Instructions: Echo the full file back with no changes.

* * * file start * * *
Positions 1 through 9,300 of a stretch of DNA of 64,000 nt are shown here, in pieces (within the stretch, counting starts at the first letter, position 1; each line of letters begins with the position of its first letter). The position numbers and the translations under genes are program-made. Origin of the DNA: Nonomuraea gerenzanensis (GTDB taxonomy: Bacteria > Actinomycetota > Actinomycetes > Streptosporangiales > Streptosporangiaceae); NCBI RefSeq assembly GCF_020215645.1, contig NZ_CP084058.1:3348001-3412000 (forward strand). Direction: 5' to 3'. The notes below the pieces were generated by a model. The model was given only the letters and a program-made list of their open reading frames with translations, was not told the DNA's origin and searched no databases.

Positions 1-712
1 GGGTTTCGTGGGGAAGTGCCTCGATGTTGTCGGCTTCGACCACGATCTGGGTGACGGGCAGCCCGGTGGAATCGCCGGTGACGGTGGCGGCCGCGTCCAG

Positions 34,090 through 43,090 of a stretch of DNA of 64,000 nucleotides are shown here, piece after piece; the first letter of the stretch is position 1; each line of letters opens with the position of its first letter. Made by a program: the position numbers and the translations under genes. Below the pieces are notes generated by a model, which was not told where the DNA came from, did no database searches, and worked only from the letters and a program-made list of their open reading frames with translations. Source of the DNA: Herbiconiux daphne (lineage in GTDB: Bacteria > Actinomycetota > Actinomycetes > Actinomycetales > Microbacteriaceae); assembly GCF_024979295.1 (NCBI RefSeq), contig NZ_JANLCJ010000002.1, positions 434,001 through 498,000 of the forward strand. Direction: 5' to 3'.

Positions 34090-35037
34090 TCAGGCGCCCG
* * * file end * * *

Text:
Positions 1 through 9,300 of a stretch of DNA of 64,000 nt are shown here, in pieces (within the stretch, counting starts at the first letter, position 1; each line of letters begins with the position of its first letter). The position numbers and the translations under genes are program-made. Origin of the DNA: Nonomuraea gerenzanensis (GTDB taxonomy: Bacteria > Actinomycetota > Actinomycetes > Streptosporangiales > Streptosporangiaceae); NCBI RefSeq assembly GCF_020215645.1, contig NZ_CP084058.1:3348001-3412000 (forward strand). Direction: 5' to 3'. The notes below the pieces were generated by a model. The model was given only the letters and a program-made list of their open reading frames with translations, was not told the DNA's origin and searched no databases.

Positions 1-712
1 GGGTTTCGTGGGGAAGTGCCTCGATGTTGTCGGCTTCGACCACGATCTGGGTGACGGGCAGCCCGGTGGAATCGCCGGTGACGGTGGCGGCCGCGTCCAG

Positions 34,090 through 43,090 of a stretch of DNA of 64,000 nucleotides are shown here, piece after piece; the first letter of the stretch is position 1; each line of letters opens with the position of its first letter. Made by a program: the position numbers and the translations under genes. Below the pieces are notes generated by a model, which was not told where the DNA came from, did no database searches, and worked only from the letters and a program-made list of their open reading frames with translations. Source of the DNA: Herbiconiux daphne (lineage in GTDB: Bacteria > Actinomycetota > Actinomycetes > Actinomycetales > Microbacteriaceae); assembly GCF_024979295.1 (NCBI RefSeq), contig NZ_JANLCJ010000002.1, positions 434,001 through 498,000 of the forward strand. Direction: 5' to 3'.

Positions 34090-35037
34090 TCAGGCGCCCG